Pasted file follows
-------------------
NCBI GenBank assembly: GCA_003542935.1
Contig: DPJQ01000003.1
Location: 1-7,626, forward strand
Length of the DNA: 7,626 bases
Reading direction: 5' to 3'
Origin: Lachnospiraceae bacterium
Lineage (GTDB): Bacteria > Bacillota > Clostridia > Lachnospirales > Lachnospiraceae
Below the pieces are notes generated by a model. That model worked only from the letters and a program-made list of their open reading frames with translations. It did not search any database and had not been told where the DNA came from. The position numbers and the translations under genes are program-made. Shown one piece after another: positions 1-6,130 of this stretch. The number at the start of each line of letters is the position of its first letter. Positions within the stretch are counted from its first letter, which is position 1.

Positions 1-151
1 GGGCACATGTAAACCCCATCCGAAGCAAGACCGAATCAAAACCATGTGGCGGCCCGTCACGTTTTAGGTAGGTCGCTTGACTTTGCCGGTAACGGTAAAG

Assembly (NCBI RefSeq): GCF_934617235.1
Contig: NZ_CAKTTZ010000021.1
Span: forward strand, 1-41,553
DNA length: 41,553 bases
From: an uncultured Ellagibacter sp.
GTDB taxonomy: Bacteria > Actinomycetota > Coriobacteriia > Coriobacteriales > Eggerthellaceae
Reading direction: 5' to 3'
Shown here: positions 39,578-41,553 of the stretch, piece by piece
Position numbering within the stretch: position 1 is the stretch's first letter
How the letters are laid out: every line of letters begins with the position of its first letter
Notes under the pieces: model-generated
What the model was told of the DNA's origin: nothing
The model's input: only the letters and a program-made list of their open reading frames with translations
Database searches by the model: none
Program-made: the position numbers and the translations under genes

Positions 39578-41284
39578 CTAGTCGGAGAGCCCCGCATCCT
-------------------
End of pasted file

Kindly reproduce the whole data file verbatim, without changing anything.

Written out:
NCBI GenBank assembly: GCA_003542935.1
Contig: DPJQ01000003.1
Location: 1-7,626, forward strand
Length of the DNA: 7,626 bases
Reading direction: 5' to 3'
Origin: Lachnospiraceae bacterium
Lineage (GTDB): Bacteria > Bacillota > Clostridia > Lachnospirales > Lachnospiraceae
Below the pieces are notes generated by a model. That model worked only from the letters and a program-made list of their open reading frames with translations. It did not search any database and had not been told where the DNA came from. The position numbers and the translations under genes are program-made. Shown one piece after another: positions 1-6,130 of this stretch. The number at the start of each line of letters is the position of its first letter. Positions within the stretch are counted from its first letter, which is position 1.

Positions 1-151
1 GGGCACATGTAAACCCCATCCGAAGCAAGACCGAATCAAAACCATGTGGCGGCCCGTCACGTTTTAGGTAGGTCGCTTGACTTTGCCGGTAACGGTAAAG

Assembly (NCBI RefSeq): GCF_934617235.1
Contig: NZ_CAKTTZ010000021.1
Span: forward strand, 1-41,553
DNA length: 41,553 bases
From: an uncultured Ellagibacter sp.
GTDB taxonomy: Bacteria > Actinomycetota > Coriobacteriia > Coriobacteriales > Eggerthellaceae
Reading direction: 5' to 3'
Shown here: positions 39,578-41,553 of the stretch, piece by piece
Position numbering within the stretch: position 1 is the stretch's first letter
How the letters are laid out: every line of letters begins with the position of its first letter
Notes under the pieces: model-generated
What the model was told of the DNA's origin: nothing
The model's input: only the letters and a program-made list of their open reading frames with translations
Database searches by the model: none
Program-made: the position numbers and the translations under genes

Positions 39578-41284
39578 CTAGTCGGAGAGCCCCGCATCCT